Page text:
Public Pension Funding Index


  • Print
  • Connect
  • Email
  • Facebook
  • Twitter
  • LinkedIn
  • Google+

Public pension funded ratio improves to 72.2% in Q2 2019, up from 71.0%

PPFI’s $50 billion funded status improvement paced by investment performance of 2.66%

The second quarter of 2019 continued the upward trend in asset returns for public pensions, with the estimated funded ratio of the 100 largest U.S. public pension plans as measured by the Milliman 100 Public Pension Funding Index (PPFI), growing from 71.0% at the end of March 2019 to 72.2% at the end of June 2019.

The deficit dropped to $1.458 trillion at the end of June 2019, down from $1.508 trillion at the end of March 2019. Plans have now recovered much of the investment losses they suffered in Q4 2018.

Funded ratio

In aggregate, the PPFI plans experienced an investment gain of 2.66% in Q2, with estimated returns ranging from 1.33% to 4.39%. The overall annualized return for the 12 months ending June 30, 2019, is slightly under 6.0%, falling short of the expected longterm earnings assumptions for the majority of the PPFI plans. The Milliman 100 PPFI asset value rose modestly from $3.697 trillion at the end of Q1 2019 to $3.789 trillion at the end of Q2 2019. The plans gained investment market value of approximately $119 billion, which was offset by approximately $27 billion flowing out, as benefits paid out exceeded contributions coming in from employers and plan members.

Quarterly investment returns

 

The total pension liability (TPL) continues to grow and stood at an estimated $5.247 trillion at the end of Q2 2019, up from $5.205 trillion at the end of Q1 2019. Just as pension assets grow over time with investment income and shrink over time as benefits are paid, so too does the TPL grow over time with interest and shrink as benefits are paid. The TPL also grows as active members accrue pension benefits.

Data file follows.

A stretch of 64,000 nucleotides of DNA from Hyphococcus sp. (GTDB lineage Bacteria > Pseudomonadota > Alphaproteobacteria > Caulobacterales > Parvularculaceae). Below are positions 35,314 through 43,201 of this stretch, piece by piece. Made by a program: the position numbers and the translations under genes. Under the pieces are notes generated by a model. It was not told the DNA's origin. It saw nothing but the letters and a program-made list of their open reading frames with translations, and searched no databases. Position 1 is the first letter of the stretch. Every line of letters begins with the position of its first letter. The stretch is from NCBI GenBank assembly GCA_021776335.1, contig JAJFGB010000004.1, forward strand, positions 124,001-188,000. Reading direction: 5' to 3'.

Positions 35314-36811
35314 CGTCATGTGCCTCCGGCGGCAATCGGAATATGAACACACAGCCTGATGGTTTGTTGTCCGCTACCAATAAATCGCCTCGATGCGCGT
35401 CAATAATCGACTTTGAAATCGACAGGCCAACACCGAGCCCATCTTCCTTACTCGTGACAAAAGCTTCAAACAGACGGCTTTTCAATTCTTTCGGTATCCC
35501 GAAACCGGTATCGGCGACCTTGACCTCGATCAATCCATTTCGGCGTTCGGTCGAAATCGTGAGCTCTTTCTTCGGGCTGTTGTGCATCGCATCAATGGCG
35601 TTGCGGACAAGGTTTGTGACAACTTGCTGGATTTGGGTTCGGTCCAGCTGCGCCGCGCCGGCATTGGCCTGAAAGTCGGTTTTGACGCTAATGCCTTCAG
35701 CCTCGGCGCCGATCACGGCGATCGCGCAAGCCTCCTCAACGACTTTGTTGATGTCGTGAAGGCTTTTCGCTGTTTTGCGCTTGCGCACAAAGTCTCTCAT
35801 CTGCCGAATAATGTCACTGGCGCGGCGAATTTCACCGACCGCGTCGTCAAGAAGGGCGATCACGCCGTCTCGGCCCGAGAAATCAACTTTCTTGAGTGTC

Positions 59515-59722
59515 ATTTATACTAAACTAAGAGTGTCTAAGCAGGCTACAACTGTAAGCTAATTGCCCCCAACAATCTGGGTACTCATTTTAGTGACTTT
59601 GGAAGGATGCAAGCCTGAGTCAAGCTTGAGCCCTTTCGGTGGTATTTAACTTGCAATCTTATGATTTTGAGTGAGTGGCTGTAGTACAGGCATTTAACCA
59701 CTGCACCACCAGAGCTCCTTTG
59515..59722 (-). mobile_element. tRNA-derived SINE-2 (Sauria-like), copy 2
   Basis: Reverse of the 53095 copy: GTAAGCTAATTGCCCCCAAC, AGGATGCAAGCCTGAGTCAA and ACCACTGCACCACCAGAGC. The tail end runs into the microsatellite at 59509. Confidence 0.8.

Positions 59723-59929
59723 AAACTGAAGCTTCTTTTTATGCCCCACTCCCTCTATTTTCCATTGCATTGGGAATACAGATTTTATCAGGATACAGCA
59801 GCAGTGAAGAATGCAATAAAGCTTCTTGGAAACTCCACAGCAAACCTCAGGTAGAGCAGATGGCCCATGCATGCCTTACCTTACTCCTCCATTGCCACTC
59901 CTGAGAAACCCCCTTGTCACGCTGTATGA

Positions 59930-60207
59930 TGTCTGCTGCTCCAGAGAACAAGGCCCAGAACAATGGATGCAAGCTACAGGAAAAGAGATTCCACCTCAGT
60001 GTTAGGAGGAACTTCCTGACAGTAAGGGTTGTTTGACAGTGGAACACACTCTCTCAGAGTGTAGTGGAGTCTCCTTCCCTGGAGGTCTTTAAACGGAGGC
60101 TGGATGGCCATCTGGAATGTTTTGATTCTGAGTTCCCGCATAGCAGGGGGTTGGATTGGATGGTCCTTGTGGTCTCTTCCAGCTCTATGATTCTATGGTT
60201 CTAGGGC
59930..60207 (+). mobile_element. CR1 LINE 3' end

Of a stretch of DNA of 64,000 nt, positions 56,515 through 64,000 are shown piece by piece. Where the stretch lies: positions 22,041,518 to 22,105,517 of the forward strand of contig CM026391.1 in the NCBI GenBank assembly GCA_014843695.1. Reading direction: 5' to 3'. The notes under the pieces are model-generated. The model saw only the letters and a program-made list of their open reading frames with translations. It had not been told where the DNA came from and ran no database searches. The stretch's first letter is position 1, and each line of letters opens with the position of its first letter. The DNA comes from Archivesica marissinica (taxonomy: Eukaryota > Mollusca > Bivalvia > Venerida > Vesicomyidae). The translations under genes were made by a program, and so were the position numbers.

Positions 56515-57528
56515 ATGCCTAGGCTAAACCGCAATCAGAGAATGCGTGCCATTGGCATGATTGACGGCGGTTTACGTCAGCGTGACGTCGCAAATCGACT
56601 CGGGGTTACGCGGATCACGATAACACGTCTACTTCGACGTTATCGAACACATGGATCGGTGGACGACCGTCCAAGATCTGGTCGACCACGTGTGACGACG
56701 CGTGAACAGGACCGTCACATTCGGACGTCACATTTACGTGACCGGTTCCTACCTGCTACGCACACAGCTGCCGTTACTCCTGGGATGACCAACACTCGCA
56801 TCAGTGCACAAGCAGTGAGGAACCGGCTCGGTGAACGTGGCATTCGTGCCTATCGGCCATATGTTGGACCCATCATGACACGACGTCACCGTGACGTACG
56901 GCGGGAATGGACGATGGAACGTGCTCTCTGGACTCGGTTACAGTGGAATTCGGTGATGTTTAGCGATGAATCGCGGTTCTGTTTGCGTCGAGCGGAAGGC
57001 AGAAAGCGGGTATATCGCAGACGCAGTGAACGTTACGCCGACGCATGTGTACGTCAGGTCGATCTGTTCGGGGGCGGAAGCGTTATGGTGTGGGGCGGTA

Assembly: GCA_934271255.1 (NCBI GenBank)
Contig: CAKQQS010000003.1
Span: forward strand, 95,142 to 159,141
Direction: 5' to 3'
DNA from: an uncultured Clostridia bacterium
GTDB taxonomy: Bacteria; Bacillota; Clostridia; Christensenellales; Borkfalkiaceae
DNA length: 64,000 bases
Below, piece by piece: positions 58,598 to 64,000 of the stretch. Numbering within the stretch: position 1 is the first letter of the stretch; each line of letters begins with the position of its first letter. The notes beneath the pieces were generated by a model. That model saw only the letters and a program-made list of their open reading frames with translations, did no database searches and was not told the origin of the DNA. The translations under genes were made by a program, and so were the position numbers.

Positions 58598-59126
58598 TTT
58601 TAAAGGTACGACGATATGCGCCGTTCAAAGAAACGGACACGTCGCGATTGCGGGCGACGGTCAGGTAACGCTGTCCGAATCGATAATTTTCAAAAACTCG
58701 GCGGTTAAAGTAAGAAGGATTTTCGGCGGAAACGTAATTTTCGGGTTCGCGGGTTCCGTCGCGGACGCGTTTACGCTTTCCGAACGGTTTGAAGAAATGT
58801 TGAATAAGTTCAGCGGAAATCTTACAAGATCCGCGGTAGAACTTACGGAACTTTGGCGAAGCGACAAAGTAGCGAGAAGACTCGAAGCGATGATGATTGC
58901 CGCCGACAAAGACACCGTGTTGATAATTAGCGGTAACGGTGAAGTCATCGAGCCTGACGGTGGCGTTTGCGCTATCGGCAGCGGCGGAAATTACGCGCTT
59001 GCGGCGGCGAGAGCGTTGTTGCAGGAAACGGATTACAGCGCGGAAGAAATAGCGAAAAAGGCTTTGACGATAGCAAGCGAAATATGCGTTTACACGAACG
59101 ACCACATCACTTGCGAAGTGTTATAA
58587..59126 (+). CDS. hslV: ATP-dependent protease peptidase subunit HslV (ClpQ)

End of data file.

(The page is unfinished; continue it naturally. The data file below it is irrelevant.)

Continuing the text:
Quarterly funded status

 

Funded ratios moved higher this quarter, with three plans moving back above the 90% funded mark; 17 plans currently stand above this benchmark, compared to 14 at the end of Q1 2019. At the lower end, the number of more poorly funded pension plans remained the same. There are 28 plans that have funded ratios below 60%, and nine plans remain below 40% funded.

Funded ratio at June 30, 2019

About the Milliman 100 Public Pension Funding Index

Since 2012, Milliman has conducted an annual study of the 100 largest defined benefit plans sponsored by U.S. governments. The Milliman 100 Public Pension Funding Index projects the funded status for pension plans included in our study, reflecting the impact of actual market returns, utilizing the actual reported asset values, liabilities, and asset allocations of the pension plans.

The results of the Milliman 100 Public Pension Funding Index are based on the pension plan financial reporting information disclosed in the plan sponsors’ Comprehensive Annual Financial Reports, which reflect measurement dates ranging from June 30, 2016 to December 31, 2017. This information was summarized as part of the Milliman 2018 Public Pension Funding Study, which was published on January 15, 2019.

This quarterly update reflects adjustments made as of the end of June 2018 as part of Milliman’s annual Public Pension Funding Study, just recently published, found here milliman.com/ppfs. The adjustments reflect updated publicly available asset and liability information gathered for the annual study.